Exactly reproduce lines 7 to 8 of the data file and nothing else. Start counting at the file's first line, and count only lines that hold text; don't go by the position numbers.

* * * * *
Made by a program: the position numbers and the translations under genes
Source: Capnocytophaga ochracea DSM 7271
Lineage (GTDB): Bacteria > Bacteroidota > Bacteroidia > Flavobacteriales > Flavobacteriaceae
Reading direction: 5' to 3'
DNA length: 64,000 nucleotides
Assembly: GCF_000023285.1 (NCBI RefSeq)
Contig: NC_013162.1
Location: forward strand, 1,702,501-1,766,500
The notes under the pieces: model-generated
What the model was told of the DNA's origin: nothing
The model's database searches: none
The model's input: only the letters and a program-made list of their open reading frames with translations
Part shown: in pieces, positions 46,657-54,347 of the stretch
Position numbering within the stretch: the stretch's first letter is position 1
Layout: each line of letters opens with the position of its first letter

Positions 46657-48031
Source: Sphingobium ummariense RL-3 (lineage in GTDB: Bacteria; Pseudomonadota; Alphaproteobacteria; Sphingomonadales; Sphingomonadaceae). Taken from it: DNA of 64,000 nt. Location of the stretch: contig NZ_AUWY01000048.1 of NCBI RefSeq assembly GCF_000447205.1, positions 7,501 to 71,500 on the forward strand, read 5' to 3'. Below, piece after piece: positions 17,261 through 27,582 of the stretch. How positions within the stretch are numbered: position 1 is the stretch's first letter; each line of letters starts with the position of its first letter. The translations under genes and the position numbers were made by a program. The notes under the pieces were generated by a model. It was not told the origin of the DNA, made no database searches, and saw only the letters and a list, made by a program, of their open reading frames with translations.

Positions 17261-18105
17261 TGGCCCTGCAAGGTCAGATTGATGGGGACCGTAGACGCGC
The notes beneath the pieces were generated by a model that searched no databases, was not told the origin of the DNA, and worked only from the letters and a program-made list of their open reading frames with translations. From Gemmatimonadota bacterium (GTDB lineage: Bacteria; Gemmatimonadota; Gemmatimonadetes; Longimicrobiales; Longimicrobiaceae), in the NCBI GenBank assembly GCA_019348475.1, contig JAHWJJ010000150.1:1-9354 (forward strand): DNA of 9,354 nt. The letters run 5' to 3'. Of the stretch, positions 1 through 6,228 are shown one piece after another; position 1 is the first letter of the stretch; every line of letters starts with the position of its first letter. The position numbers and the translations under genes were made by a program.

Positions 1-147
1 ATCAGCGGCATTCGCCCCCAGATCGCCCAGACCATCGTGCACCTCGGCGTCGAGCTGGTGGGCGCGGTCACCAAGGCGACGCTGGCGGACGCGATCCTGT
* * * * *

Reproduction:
Contig: NC_013162.1
Location: forward strand, 1,702,501-1,766,500